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Brockhampton is Bold and iridecence is Gold

American+musical+collective+Brockhampton+released+their+fourth+studio+album+on+Sep.+21%2C+2018.+%28Courtesy+of+Wikimedia%29
American musical collective Brockhampton released their fourth studio album on Sep. 21, 2018. (Courtesy of Wikimedia)

American musical collective Brockhampton released their fourth studio album on Sep. 21, 2018. (Courtesy of Wikimedia)

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American musical collective Brockhampton released their fourth studio album on Sep. 21, 2018. (Courtesy of Wikimedia)


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By Kieran Press-Reynolds

Who is Brockhampton?

In the hip-hop sphere, it was near-impossible to escape the group last year. The rap group rose to eminence by releasing three fantastic albums (the SATURATION trilogy) in one year, a feat that garnered them massive critical-acclaim and a dedicated fanbase.

Brockhampton embodies the mentality of the digital age and participatory culture: the group’s leader, Kevin Abstract, under the pseudonym “Harry Styles” made a post titled “Anybody wanna make a band?” on the online forum KanyeToThe in 2013 and the rest is history.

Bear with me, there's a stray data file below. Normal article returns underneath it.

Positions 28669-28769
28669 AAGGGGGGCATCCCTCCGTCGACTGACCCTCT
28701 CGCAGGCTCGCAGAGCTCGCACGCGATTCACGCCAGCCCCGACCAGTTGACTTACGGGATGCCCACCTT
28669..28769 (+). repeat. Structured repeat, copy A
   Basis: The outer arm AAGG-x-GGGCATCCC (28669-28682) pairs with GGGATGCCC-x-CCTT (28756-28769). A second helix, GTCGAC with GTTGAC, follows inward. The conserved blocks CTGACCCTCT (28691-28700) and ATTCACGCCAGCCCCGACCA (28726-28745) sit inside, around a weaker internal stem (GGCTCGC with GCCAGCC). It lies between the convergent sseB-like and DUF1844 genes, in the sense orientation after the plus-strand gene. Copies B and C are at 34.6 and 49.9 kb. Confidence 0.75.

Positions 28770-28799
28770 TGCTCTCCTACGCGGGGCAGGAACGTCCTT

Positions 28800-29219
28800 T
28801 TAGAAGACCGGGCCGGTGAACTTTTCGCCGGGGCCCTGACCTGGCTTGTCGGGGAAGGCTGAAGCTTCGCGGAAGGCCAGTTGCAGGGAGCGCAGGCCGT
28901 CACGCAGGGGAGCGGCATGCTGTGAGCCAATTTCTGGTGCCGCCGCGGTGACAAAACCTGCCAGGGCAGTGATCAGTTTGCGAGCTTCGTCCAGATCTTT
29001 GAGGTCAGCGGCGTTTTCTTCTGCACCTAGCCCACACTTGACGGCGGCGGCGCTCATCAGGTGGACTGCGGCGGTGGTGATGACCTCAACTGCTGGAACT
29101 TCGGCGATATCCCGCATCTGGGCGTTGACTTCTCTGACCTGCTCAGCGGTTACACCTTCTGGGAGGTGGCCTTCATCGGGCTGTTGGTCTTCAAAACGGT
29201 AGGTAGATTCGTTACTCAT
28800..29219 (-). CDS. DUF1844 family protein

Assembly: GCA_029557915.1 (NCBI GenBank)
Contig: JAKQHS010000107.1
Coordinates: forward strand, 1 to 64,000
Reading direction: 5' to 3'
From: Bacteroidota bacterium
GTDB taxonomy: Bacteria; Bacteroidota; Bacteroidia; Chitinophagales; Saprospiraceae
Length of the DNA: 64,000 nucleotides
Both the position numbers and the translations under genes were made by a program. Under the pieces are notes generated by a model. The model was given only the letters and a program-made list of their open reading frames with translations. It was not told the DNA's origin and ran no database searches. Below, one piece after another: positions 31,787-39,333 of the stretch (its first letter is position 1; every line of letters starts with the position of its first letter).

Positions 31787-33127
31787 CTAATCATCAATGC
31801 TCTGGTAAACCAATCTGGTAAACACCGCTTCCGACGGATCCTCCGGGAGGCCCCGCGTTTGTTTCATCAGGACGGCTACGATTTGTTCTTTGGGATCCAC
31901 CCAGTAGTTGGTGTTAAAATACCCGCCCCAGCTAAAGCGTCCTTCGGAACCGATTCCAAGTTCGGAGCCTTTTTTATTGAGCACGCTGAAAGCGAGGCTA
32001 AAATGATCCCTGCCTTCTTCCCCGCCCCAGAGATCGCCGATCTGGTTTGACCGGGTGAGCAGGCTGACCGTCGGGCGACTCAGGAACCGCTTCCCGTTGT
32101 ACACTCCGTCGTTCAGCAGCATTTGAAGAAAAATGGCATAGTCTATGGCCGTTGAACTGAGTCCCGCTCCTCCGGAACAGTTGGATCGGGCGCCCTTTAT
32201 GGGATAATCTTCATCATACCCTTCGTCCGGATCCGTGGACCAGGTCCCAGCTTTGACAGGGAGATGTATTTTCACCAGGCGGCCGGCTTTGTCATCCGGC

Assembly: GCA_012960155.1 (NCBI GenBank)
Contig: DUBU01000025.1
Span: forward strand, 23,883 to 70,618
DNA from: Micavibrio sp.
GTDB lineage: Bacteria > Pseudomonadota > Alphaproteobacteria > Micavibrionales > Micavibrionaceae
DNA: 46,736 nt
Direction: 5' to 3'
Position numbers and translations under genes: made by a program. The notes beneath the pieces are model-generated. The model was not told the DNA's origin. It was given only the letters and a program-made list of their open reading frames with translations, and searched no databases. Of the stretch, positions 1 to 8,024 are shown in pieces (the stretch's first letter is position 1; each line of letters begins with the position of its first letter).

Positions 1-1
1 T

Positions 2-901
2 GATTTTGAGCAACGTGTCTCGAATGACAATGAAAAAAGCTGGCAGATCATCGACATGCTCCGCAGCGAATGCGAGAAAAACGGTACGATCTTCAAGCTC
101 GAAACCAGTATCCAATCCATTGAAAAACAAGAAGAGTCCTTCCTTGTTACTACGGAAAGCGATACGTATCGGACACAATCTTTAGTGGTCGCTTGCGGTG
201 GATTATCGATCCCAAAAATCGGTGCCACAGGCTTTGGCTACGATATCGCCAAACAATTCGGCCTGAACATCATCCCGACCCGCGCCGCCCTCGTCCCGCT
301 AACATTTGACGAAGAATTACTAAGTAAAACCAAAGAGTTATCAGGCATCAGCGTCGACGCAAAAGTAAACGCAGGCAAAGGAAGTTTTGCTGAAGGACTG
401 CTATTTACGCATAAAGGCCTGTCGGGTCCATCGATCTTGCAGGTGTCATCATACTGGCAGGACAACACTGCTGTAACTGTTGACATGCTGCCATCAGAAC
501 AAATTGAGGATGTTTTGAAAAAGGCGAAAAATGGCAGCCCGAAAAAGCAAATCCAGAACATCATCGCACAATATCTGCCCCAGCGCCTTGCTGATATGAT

The group is unique for a number of reasons.

First, it consists of fifteen members – an amalgamation of vocalists, producers, directors and designers. They have dubbed themselves a “boy band,” which is an interesting attempt to reclaim the often diminutive term and instead use it to connote a group of friendly, lovable dudes.

They are also unique in that they feel like a breath of fresh air with respect to modern rap’s gravitation towards bleak, ghetto-centric themes and misogynistic subject matter.

Instead, Brockhampton albums mix in elements of everything: idyllic pop jaunts, groovy club bangers, majestic R&B ballads and more. Their music is a lyrical safe space, one where Abstract raps about being gay and others demand that listeners must respect women.

These aspects have helped the group develop a solid fanbase. It draws a crowd of music connoisseurs and LGBTQ Tumblr users, the former respecting their experimentalism and the latter loving its  progressive idiosyncrasies.